Riz Ahmed is a rapper and award-winning actor set to star in the upcoming film "Rogue One: A Star Wars Story." But his celebrity isn't enough to insulate him from being racially profiled at the airport.
“I mean my day-to-day reality is as contradictory as ever. Every time I get on the plane, I get searched," the 34-year-old told The Guardian.
"The last time I came back from LA, I got fully searched and all of that. That’s as usual. Then the second search. But this time, I got on the plane and I picked up the inflight magazine. And I was on the cover. I was already on the plane.”
— Gentleman's Journal (@thegentsjournal) November 11, 2016
In September, the British-Pakistani actor penned a piece for the newspaper titled "Typecast as a Terrorist."
He talked about his experiences being pigeonholed for roles, both at auditions and in civilian life:
"... the holding pen was filled with 20 slight variations of my own face, all staring at me – kind of like a Bollywood remake of 'Being John Malkovich.' It was a reminder: you are a type, whose face says things before your mouth opens; you are a signifier before you are a person; you are back at stage one."
Ahmed wrote in a recent Instagram post that his growing fame has developed into an odd situation: often young fans from Asian neighbourhoods near London's Heathrow Airport often want his autograph after patting him down.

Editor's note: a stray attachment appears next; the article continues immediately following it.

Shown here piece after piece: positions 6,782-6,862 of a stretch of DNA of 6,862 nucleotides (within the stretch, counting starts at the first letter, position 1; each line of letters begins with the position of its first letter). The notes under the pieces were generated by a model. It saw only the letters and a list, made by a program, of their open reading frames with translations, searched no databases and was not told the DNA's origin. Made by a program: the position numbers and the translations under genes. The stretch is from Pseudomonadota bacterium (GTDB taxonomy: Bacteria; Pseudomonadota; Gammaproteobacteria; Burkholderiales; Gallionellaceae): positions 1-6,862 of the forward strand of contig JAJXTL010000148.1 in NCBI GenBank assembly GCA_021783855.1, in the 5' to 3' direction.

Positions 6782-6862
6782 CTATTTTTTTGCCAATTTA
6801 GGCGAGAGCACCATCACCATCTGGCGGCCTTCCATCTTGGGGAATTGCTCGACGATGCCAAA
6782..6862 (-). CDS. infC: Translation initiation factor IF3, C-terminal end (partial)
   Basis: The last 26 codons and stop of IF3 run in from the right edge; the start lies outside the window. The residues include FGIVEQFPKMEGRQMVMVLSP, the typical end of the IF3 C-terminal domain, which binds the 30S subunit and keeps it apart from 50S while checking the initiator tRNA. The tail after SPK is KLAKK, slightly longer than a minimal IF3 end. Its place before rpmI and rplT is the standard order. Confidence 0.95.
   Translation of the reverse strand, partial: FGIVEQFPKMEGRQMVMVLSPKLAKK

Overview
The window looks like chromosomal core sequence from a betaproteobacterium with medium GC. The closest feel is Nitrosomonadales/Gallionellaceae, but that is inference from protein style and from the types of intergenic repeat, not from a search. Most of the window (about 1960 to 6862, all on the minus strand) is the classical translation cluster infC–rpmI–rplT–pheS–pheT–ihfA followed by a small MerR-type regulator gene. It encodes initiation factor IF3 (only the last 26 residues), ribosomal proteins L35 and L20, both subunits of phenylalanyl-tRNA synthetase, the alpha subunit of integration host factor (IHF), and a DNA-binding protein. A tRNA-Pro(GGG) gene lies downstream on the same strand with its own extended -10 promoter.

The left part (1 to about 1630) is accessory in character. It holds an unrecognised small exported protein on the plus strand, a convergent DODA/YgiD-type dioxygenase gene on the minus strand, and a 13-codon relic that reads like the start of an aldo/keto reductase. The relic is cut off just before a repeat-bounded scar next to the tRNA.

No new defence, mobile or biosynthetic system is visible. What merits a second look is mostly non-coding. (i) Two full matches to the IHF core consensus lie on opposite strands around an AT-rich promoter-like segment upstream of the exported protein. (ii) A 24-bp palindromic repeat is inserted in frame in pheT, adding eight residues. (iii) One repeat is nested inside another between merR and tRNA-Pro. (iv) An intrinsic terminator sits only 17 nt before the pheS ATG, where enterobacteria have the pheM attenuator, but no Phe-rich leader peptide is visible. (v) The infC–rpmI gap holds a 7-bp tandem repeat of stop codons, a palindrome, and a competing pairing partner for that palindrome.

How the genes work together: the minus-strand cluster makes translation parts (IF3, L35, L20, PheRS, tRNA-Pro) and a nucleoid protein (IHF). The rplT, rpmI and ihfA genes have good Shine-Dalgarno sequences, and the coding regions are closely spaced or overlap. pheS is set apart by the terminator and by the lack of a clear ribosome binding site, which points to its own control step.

I have been "randomly searched" on every flight to the US in the last 16 years. Here's what I wanted to say in all those interrogations at 'immigration protocol', in our new Swet Shop Boys track T5 (listen or pre-order album here : http://www.smarturl.it/ssb-cashmere ) - one new weird development on this depressing ritual is that these days the kids who work at London's Heathrow Airport (often from nearby Asian neighbourhoods of Hounslow and Southall) recognise me, and so now I sometimes get searched by my fans who want selfies after frisking me. 😂Such a surreal circus.
After his memorable role as a terrified videographer in 2014's "Nightcrawler," Ahmed received critical acclaim for his role in the HBO miniseries "The Night Of." He is set to star in upcoming detective flick "City of Tiny Lights."
On his most recent album "Cashmere," he tackles racial profiling on two tracks, breathing witty commentary into the discriminatory practice.
However, he says the album is more about reaching out to misfits than it is about politics.
“I just want to fly the flag for everyone who feels like they don’t necessarily fit in," Ahmed told The Wall Street Journal.